i hate my job (i'm going to resign later today) but i still find getting up early a good experience because of the time i'm using for myself.

sitting in front of the pc, getting through your emails and daily browsing addictions is something i'd recommend doing first thing in the morning.
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mouser
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« Reply #14 on: July 28, 2006, 05:59:15 AM »

are you really resigning today??  huh

GOOD LUCK!!!
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nudone
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« Reply #15 on: July 28, 2006, 06:11:14 AM »

yes, handing my letter in but will have to work for them for another 4 weeks. my boss is like a paranoid, slightly psychotic version of David Brent, so i'm really looking forward to his reaction (he is a big factor in why i'm choosing to leave).
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nudone
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« Reply #16 on: July 28, 2006, 08:47:25 AM »

i have officially now resigned. the big boss man was surprisingly calm - he must be glad i'm going.
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« Reply #17 on: July 28, 2006, 10:20:51 AM »

The problem i had was that for a couple of years i was working in enviroments with no windows (like mole people)   and have phycologicaly associated sunlight with down time. If i can see sunlight i just get to distracted (a bit like a caveman i suppose, ug lookum biggum ball of fire in sky).
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« Reply #18 on: July 28, 2006, 11:55:00 AM »

im like mukestar, it is extremely difficult for me to work if i see the sun; my windows are all boarded up for exactly this reason.
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mouser
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« Reply #19 on: July 28, 2006, 11:58:26 AM »

Quote
i have officially now resigned.

NUDONE!!! Congratulations!




Glad to hear that you are done with that job, I know it was too stressfull.
Let us know if you have any plans you want to share, and if we can help.
« Last Edit: July 28, 2006, 12:00:13 PM by mouser » Logged
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« Reply #20 on: July 28, 2006, 02:42:09 PM »

I know my best sleeping hours...My best working hours?...MMmm! 24 hrs on my wife's nerves..
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nudone
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« Reply #21 on: July 28, 2006, 02:56:12 PM »

thank you very much, mouser. it's now a four week countdown until i am truly free from the job so there won't be many changes to my routine just yet.

in the meantime, i will certainly be collecting all my plans together and trying to fit them into a realistic timeline for the future.

from previous aborted attempts to do things i think it fair to say, whatever time of day you are most productive, it helps (or is crucial) to have a deadline that you can aim for.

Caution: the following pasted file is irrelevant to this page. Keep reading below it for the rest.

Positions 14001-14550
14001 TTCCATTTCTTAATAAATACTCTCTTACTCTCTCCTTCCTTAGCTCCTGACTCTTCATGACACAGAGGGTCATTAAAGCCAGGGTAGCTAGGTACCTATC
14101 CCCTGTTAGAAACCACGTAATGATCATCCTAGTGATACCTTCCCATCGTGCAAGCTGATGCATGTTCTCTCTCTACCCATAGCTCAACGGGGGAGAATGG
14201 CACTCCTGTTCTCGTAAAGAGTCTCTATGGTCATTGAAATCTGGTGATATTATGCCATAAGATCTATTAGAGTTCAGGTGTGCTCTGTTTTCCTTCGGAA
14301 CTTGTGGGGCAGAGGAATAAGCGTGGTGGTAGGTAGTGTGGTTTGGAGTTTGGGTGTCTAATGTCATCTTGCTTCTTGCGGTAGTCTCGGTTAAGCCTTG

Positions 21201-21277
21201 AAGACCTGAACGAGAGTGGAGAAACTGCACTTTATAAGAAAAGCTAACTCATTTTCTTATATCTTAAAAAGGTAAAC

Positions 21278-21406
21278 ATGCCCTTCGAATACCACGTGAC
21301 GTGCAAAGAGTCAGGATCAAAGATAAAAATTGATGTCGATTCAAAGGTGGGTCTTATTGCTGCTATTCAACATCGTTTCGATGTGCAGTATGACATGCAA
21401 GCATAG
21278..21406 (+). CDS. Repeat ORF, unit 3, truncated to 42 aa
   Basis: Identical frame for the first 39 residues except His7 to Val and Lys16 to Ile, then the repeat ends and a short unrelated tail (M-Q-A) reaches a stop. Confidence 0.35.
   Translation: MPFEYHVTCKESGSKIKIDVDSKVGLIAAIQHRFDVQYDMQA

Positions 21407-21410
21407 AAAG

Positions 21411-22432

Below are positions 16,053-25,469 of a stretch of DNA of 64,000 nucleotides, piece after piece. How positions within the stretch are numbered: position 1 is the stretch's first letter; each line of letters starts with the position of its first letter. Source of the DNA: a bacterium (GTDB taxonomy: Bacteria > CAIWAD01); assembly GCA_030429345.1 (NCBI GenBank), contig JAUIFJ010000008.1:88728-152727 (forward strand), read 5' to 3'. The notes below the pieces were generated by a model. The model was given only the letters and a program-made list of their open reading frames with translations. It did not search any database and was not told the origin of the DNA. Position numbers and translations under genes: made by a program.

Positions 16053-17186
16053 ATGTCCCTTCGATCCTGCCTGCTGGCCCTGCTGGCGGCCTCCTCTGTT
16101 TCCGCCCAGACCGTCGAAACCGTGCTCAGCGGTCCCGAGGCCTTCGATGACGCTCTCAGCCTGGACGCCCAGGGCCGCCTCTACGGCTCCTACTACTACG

over the next few months, i hope to shed my procrastinator skin.

as for plans to share, there will be several... (note how i didn't include the word 'hopefully').
« Last Edit: July 29, 2006, 12:17:40 AM by nudone » Logged
JavaJones
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« Reply #22 on: July 28, 2006, 06:13:44 PM »

Yes, I like the idea of "getting up early for me". Now I just need to figure out what would be worth it to *me* to get out of bed that early, consistently. Wink Interestingly if there is ever anything I really *am* looking forward to early in the morning then it's a whole lot easier to get up. I actually rather like my job, but it's not like I eagerly look forward to it every day, hehe. But let's say I was getting up to meet my girlfriend and go for a hike or something - that'd definitely be more motivating than just getting up daily for work. So it's all about finding good reasons to get up, reasons to be excited in the morning. Maybe if I go to bed every night with at least one thing left undone, and save it for the morning, I'll be eager to get up the next day. lol

- Oshyan
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nudone
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« Reply #23 on: July 29, 2006, 12:38:25 AM »

perhaps you shouldn't look too hard - just find something that is enjoyable rather than being worth the extra effort.

i.e. it could be something that you'll do later or throughout the day anyway - but it's something you enjoy so you'll be associating getting up with doing the 'enjoyable' activity. or, if you'd rather, you find a task that would be good to get out of the way so that it frees up the rest of the day.

sometimes doing things for other people helps - trivial tasks can then seem more important or of value.

i guess this is becoming too much of a 'motivational blog' and i'm sure there are better places to get the advice from.

just a final point. all of this getting up early is a bit of a game - i still do it at the weekend even though i could stay in bed all day if i wished. but associating lying in bed as a 'luxury' or 'reward' are just ways of making the rest of the early rise week days seem like a punishment. it is far better to think of the early starts as a benefit and not a hindrance - start even earlier at the weekend for example.

all this has been a bit of a paradigm shift for me - hence my eagerness to preach it.
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JavaJones
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« Reply #24 on: July 29, 2006, 01:26:50 AM »

I hear ya. It's gonna be hard for me to really act on any of this, but I'd like to. I'll let you know if I make any progress. cheesy

- Oshyan